The air receiver tank is typically to be large enough to hold all the air that the pneumatic compressor can deliver. And the air pressure will be held at a higher level than necessary to account for any pressure loss through the systems piping network. These large tanks can also help with the dissipation of heat from the compressed air stream.
Compressed Air Treatment for Pneumatic Systems
The compressed air is fed into your pneumatic system must undergo some air treatment to ensure that the pneumatic system operates properly and efficiently. The air will undoubtedly need to be cleaned and dried because atmospheric air is contaminated with dust, smoke, and other particles, as well as containing humidity.
These contaminants will cause the wear of the pneumatic system and all its components, as well as the moisture leading to corrosion. Therefore, it is imperative that coolers are used to reduce the temperature of the hot compressed air, water separators or dryers are used to separate the water vapor or moisture from the air, and filters are used to eradicate any dust, rust, or other particulates.
The air treatment can typically be divided into the following three stages:
- Large sized particles are prevented from entering the air compression due to an intake filter
- Known as primary air treatment. An aftercooler and dryer aim to lower the temperature of the compressed air and dry out the humidity. Air drying systems can be adsorption type, absorption type, refrigeration type, or even membrane type. Inline filters are used to remove any contaminant particles that are present
- Known as secondary air treatment. Further filtering is carried out depending on the requirements, this will typically include additional separators or filters
Another important treatment to consider is the lubrication of moving parts, depending on the type of pneumatic compressor you have. Though some valves may require lubrication as well, which leads to the need to install lubricators to introduce a fine mist of oil into the compressed air. This will help lubricate the moving components of the pneumatic system.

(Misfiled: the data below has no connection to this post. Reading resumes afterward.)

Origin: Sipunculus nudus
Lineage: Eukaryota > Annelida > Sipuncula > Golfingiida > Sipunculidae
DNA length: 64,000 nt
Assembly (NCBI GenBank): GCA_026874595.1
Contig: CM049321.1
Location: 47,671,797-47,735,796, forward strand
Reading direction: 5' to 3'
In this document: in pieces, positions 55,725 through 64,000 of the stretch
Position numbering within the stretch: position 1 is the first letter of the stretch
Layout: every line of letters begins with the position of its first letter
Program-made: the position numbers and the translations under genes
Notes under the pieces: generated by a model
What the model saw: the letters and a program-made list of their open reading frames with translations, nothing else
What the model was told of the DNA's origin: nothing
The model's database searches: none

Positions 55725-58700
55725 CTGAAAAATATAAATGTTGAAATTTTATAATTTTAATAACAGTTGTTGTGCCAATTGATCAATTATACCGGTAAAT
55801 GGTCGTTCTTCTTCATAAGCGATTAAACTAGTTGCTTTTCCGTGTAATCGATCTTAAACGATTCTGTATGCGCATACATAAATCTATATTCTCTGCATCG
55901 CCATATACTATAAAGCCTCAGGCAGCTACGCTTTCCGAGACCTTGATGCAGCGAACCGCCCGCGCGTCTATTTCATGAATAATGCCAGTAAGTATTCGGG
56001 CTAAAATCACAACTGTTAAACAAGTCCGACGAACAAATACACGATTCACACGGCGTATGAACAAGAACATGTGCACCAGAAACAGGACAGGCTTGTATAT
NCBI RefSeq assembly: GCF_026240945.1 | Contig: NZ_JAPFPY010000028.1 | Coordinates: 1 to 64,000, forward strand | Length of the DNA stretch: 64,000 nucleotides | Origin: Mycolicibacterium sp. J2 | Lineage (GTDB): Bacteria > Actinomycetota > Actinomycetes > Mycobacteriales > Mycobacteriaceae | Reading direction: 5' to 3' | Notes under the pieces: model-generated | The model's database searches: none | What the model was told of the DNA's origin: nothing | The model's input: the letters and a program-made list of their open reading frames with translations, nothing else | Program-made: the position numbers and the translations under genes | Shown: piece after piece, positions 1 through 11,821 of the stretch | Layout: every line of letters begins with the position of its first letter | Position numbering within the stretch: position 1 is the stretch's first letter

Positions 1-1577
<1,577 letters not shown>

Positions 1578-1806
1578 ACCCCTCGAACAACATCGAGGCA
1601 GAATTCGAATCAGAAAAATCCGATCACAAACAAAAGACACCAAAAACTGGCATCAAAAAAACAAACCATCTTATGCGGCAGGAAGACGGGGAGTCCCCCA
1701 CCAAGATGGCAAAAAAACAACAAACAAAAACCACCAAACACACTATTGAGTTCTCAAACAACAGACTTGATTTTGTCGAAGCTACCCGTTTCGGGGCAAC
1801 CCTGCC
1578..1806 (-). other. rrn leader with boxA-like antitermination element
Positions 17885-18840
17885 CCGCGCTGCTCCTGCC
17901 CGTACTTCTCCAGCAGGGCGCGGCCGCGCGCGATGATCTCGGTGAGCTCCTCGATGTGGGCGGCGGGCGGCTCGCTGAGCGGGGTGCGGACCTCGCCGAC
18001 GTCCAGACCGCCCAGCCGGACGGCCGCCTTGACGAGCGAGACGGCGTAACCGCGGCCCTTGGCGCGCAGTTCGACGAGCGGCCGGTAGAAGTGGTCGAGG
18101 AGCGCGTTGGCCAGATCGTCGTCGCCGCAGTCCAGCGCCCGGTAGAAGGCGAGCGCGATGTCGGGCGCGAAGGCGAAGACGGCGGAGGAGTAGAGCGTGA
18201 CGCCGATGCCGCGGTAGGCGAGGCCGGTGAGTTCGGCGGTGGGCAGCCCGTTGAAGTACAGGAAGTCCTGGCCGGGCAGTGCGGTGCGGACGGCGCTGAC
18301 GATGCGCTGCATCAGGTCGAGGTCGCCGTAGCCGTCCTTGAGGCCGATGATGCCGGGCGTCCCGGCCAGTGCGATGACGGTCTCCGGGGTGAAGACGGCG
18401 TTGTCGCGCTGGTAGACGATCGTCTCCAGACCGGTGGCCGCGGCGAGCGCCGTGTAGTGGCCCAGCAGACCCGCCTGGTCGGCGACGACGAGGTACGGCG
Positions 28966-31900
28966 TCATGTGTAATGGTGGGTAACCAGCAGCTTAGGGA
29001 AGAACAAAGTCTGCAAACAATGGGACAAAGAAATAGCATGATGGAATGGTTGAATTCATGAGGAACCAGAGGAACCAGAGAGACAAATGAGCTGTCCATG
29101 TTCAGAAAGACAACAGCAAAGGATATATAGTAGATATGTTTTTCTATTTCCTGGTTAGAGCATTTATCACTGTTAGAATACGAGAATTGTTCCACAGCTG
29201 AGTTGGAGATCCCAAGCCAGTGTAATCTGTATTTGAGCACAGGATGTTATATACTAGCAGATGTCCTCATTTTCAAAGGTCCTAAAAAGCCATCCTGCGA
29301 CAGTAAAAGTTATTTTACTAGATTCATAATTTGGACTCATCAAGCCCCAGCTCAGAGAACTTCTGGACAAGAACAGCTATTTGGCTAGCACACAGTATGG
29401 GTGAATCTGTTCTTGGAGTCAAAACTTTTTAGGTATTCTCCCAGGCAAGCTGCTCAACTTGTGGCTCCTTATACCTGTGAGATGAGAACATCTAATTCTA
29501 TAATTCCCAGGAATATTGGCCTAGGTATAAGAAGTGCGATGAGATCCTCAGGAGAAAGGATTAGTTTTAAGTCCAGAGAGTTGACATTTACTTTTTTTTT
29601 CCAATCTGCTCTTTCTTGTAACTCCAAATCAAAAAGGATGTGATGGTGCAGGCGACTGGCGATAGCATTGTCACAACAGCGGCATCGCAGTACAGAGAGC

Optimum Performance of Pneumatic Systems
In order to achieve the optimum performance of your pneumatic system, proper distribution of compressed ever is crucial. When analyzing or designing a pneumatic circuit, you must take the following four very important considerations into account:
- Operational efficiency
- Operational safety
Control valves should also be used to regulate, monitor, and control directional flow and pressure. The main function of a control valve is to maintain constant downstream pressure in the airlines, irrespective of any variations in upstream pressure.
Due to compressed air flow having such a high velocity, there is a flow-dependent pressure drop between the receiver and the pneumatic system. And this explains why the air tank’s pressure is kept higher than the desired system pressure. Just before entering the desired application, the pressure can be regulated to its preference.
FAQs (Frequently Asked Questions)
Pneumatic compressors work by forcing air into an area and then decreasing the volume of the area which in turn increases the pressure of the air. The air is then stored in an air receiver tank before the compressed air is supplied through a series of pipes and valves to the pneumatic system
Pneumatic compressors are the foundation of any pneumatic system, they’re the part of the system that generates and provides the power for effective operation. Pneumatic compressors compressed atmospheric air into smaller volumes which increases the kinetic energy and pressure of the air. This now pressurized air is sent through the system and allows it to function.
The 3 main types of air compressors are a reciprocating piston, rotary screw, and rotary vane. But it’s important to know that these are not the only types of air compressors, and there are indeed others.
It’s possible that you can find any compressor powering a pneumatic system, whether that be a reciprocating, rotary screw, rotary vane, axial flow, or centrifugal compressor. It is generally down to the preference of whoever is installing the system, each has their own benefits.
If you have any questions regarding pneumatic compressors and systems, please leave a comment below, with a photo if applicable, so that someone can help you!